Strange dreams about VFO drift.

I have strange dreams.  I often awake with new ideas on something that I am working on, which really isn’t all that strange, but when I try to explain my dreams to my wife, well…. they’re strange.

Yesterday morning I woke up thinking about other things I could do with the DG5 shield, and one of the things I dreamed about was making VFO drift measurements.  Using the DG5 emulator and the USB communications with the computer, I could log the calculated VFO frequency over time, and see how my VFO drifted during warmup.  This was pretty straight forward, instead of scanning thru three frequencies to measure, I just locked the board to the VFO and increased the gate time to 1 second, and took a measurement every 6 seconds.  I printed these results to the serial port and captured them with my computer.

Now, there’s another source of drift in this setup, and that’s the crystal oscillator on the Arduino itself.  The crystal’s I have used for other ATMega328 based project boards are rated at 20ppm at 16Mhz – the clock frequency the Arduino uses. 20ppm works out to be +/- 320 Hz = quite a bit of potential measurement error!  But crystals don’t usually drift all over the place in short periods of time, with relativity stable temperatures.  I had the Arduino and the shield powered up overnight with the TS-520S off, so I figured it would be pretty stable for a measurement of the TS-520S VFO drift during warm-up.

Uncorrected-VFO-drift-at-warmup

Here’s the drift plot over about 3 hours of warmup.  I suspect most of the calculated drift is the TS-520S VFO, and not the Arduino. But we can actually eliminate the Arduino’s error using one of the DG5’s other inputs.

By using an external frequency reference, we can eliminate the Arduino as a source of the error.  The DG5 emulater can select from 3 inputs for measuring (2 direct, 1 prescaled by a divide by 8 counter), so I used my HP 8924C as an external frequency reference. It uses an OCXO (Oven Controlled Crystal Oscillator) for it’s frequency source, which is much better than the $0.39 Arduino crystal. I don’t have the spec’s in front of me, but if I remember correctly, it’s something like 0.05 ppm or better.  I have used it to obtain sub 1 Hz measurements in the ARRL Frequency Measurement Test (http://www.b4h.net/fmt/fmtresults201404.php), so it’s pretty good at these frequencies.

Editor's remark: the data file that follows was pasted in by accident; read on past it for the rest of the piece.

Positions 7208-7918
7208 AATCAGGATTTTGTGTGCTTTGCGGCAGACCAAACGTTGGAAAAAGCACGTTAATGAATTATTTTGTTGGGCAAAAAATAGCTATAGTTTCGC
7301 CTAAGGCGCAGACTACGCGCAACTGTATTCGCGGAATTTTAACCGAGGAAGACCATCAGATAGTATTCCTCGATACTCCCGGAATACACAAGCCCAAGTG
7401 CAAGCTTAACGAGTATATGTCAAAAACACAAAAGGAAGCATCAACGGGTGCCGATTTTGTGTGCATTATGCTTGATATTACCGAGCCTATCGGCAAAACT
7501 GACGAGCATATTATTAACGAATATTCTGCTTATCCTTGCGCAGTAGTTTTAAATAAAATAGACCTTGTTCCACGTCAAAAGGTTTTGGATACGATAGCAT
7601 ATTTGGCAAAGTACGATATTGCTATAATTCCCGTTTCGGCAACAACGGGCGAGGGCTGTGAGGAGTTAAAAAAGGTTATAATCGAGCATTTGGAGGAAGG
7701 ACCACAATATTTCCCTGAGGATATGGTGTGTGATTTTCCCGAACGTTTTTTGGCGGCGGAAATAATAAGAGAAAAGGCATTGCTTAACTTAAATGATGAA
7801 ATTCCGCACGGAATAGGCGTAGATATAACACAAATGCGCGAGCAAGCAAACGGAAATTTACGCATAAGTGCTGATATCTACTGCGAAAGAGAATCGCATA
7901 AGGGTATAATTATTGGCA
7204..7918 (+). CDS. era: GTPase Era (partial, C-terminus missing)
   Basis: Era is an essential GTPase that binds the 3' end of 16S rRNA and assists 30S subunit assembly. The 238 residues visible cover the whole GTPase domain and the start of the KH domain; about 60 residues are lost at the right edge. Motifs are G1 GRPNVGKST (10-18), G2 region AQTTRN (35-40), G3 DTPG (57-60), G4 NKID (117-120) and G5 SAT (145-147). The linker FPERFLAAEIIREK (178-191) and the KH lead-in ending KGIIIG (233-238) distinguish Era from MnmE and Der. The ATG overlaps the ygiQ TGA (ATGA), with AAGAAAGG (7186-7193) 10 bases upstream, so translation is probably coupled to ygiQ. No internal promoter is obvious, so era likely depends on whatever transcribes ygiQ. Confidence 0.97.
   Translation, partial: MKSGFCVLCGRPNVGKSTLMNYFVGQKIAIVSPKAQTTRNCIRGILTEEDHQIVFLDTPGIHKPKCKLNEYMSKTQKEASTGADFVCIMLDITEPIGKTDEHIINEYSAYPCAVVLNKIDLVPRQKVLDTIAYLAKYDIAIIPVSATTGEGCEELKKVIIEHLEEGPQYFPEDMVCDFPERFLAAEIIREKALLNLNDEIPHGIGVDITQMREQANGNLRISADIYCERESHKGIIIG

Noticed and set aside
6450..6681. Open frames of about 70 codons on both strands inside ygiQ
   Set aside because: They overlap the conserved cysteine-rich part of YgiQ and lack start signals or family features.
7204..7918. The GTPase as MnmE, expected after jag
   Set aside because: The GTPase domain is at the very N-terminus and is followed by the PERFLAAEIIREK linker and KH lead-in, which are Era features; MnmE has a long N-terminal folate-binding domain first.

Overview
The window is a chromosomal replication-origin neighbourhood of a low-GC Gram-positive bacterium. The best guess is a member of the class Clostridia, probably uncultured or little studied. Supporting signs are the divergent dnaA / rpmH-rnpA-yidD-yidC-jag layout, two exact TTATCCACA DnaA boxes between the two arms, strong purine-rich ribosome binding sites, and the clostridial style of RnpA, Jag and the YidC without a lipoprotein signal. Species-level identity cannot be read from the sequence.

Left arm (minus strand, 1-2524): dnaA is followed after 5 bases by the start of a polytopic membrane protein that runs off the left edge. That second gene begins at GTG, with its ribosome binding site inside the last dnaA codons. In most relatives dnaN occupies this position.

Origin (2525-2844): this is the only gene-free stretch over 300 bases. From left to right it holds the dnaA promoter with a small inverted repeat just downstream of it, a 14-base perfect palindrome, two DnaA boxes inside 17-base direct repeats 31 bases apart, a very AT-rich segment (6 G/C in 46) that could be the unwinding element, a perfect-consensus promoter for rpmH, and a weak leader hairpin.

This time I had the program select the VFO input, make a measurement, then select the external frequency reference (which was set to 5.000000 Mhz) , and make another measurement, Since we know the input frequency is 5.000000 Mhz we can calculate the error, then apply that error to the measured VFO frequency.  The data of the Arduino looks like this:

VFO,REF,ERROR,FREQUENCY,Millis
5000064,4999944,-56,5000008,10043
5000064,4999945,-55,5000009,15044
5000064,4999944,-56,5000008,20045
5000064,4999945,-55,5000009,25046
5000064,4999944,-56,5000008,30047
5000065,4999945,-55,5000010,35048
5000064,4999945,-55,5000009,40049
5000064,4999945,-55,5000009,45050
5000064,4999944,-56,5000008,50051
5000064,4999945,-55,5000009,55052
5000064,4999944,-56,5000008,60053
5000064,4999945,-55,5000009,65054

That’s the fist minute or so of data out of the Arduino.  The columns are VFO (the raw measured frequency), the Ref (the 5 Mhz reference frequency as measured by the Arduino), The calculated error (REF – 5,000,000), the corrected VFO frequency (Measured VFO + ERROR), and lastly the millis() function out of the Arduino which gives us the Millis counter value – how many milliseconds we’ve been running.

Put this in to Excel, and we get this:

Arduino-Measurement-Error

Here’s the calculated error in Hz over about 7 1/2 hours (I left it running overnight).  Looks like the Arduino is -59.512 Hz low on average, but drifted only about 5Hz during the test.  Not bad, and perhaps I should add a frequency error compensation factor in the DG5 code.

Here’s the corrected VFO drift over 7 1/2 hours:

CorrectedVFOfrequencydrift

 

Even after running all day, the TS-520S’s VFO continues to drift appreciably – about 40Hz over this time frame.  No big deal – it’s amazingly stable for the technology – but it’s sure nice to be able to characterize it!

Points learned:

  • It looks like the Arduino frequency stability is about 10x better than the TS-520’s VFO in this setup, which is good since we’re looking to the Arduino to measure the VFO.
  • I have only measured the VFO so far, I’ll probably do a similar exercise with the BFO (which mixes with the VFO to obtain the IF frequency) and the Hetrodyne oscillator (HET) to see how stable they are.

The DG5 shield can be a useful tool as well as a frequency display!

Steve

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